At the Karajan Music Tech Online Conference 2020, Managing Director of the Eliette and Herbert von Karajan Institute Matthias Röder talked to the Sara Kaiser about innovation & creativity in the context of (tech) education. Sara Kaiser is on a mission to develop the next generation of digital leaders. She is the Program Director of the Luxembourg Tech School, an innovative extracurricular school that focuses on hands-on experiential learning. It is aimed at 13-19 years old students who are passionate about the digital realm and eager to learn and apply technology in a real business context. The students have to tackle challenges by themselves. Just like in real life. They get personalized coaching and work on their own projects. It's like a high-end executive business and technology workshop but for teenagers.
What is good art? – Katharina Jeschke & Peter Maniura
At the Karajan Music Tech Online Conference 2020, IMZ Secretary General Katharina Jeschke and Freelance Director + Digital Strategist Peter Maniura talked about what “good” looks like for digital projects in the performing arts. We are currently experiencing a watershed moment in the arts. Up until recently digital art has been seen and treated as a gimmick. Today it is a cornerstone in the performing arts. This thought-provoking talk by the leadership team of the IMZ International Music + Media Centre is providing answers to the BIG questions: + How can we establish a deep connection with our audience? + How can we tell better stories? + And how can we provide a more meaningful experience for the individual as well as for the collective?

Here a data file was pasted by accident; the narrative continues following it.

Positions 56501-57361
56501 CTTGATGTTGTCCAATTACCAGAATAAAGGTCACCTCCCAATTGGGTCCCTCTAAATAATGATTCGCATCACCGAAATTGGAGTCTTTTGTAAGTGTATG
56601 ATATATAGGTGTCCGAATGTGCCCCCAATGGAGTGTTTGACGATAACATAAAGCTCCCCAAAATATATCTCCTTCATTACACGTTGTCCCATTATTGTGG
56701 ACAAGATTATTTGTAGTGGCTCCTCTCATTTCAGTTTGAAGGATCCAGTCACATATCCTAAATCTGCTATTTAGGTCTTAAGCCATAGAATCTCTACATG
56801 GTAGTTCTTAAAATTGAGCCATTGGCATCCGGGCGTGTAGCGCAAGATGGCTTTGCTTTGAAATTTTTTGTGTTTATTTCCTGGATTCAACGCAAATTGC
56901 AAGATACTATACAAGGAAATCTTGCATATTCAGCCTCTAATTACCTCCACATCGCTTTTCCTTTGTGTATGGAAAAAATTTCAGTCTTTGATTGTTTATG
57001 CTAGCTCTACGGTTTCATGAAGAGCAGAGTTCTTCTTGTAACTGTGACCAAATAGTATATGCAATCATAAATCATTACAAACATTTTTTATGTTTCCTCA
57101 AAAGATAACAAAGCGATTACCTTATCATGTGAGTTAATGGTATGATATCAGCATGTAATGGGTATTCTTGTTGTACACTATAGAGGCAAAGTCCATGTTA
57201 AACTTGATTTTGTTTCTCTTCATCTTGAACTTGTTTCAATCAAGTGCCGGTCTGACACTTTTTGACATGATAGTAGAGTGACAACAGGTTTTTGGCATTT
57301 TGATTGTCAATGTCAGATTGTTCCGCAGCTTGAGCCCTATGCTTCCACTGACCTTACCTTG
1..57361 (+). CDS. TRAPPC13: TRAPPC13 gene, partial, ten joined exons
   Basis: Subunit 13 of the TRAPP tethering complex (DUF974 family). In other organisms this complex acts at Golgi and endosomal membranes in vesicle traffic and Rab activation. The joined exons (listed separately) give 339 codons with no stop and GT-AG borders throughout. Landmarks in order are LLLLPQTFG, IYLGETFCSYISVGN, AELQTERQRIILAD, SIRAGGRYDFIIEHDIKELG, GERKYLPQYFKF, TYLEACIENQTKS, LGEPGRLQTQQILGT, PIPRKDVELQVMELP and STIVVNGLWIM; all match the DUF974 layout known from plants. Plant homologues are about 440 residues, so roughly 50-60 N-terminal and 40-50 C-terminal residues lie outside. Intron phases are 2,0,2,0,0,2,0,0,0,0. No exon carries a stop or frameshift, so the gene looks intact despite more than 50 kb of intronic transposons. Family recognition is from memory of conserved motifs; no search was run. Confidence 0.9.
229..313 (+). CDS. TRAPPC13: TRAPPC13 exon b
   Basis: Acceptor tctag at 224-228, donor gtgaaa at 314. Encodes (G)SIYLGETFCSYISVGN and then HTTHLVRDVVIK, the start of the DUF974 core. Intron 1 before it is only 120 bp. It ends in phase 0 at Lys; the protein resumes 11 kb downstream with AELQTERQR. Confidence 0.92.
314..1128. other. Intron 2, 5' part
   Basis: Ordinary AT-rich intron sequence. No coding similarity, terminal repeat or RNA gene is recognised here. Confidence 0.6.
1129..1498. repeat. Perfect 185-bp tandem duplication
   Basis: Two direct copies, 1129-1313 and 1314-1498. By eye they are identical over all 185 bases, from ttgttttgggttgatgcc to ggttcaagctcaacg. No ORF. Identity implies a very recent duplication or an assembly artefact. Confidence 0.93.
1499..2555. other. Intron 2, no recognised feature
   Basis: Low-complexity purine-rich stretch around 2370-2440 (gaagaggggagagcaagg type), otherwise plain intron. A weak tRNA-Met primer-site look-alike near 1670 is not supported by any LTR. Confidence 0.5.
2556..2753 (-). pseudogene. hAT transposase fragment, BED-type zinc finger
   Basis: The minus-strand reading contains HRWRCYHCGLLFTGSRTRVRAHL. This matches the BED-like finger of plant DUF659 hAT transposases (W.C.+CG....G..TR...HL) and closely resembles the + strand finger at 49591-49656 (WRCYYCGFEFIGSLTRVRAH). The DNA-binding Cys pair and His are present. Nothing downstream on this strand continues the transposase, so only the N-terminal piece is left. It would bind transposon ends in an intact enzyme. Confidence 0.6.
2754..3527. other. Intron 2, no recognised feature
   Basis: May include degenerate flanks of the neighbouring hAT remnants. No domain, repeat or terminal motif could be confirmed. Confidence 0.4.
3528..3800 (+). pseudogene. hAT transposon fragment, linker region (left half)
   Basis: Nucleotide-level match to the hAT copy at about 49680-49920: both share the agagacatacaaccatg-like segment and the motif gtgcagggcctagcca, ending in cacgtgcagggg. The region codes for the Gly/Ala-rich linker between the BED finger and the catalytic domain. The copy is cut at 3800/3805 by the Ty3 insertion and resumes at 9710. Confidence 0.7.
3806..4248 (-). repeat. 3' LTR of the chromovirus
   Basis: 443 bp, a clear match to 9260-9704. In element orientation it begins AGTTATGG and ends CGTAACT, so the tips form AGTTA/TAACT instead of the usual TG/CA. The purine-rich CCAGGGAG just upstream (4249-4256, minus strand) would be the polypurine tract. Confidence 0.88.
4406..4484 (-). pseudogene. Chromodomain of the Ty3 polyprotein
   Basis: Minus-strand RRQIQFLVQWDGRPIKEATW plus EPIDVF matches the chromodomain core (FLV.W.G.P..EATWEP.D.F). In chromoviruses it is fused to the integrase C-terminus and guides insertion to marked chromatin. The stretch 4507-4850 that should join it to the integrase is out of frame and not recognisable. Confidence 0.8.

Digitizing scores & unlocking the classics – Cynthia Liem
At the Karajan Music Tech Online Conference 2020, CFO/COO at Karajan Institute Henry Ladewig talked to Assistant Professor at the Multimedia Group of Delft University of Technology Cynthia Liem about digitizing scores, unlocking the classics and more. Cynthia Liem is a computer science professor whose research was funded by Google and a classically trained concert pianist. She is pursuing and combining both her domains with rigour. In her academic work she researches how people can discover music to their liking independent from their previous shown preferences. Why? Because there are potentially hundreds of millions of people who might enjoy classical music but due to a lack of exposure they won't have the opportunity to discover it. Cynthia Liem wants to change that. Furthermore she is working on a large-scale project called 'Trompa' to digitize classical music in the public domain through crowdsourcing techniques.
How to generate a symphony – Mark Gotham
At the Karajan Music Tech Online Conference 2020, founder-director of the social enterprise “Four Score and More” Mark Gotham talked about how to generate a symphony. Beethoven began working on a 10th symphony shortly before his death. He was unable to finish the work, and he left behind only a few sketches for it. Now, an international team of musicologists and computer scientists plans to use artificial intelligence (AI) to create a plausible completed version of the symphony. Their aim, so to speak, is to pick up Beethoven's pen right where he last put it down. Mark Gotham who is a member of the expert team explains in this talk the particular starting points and methods they are using in order to generate Beethoven's 10th symphony.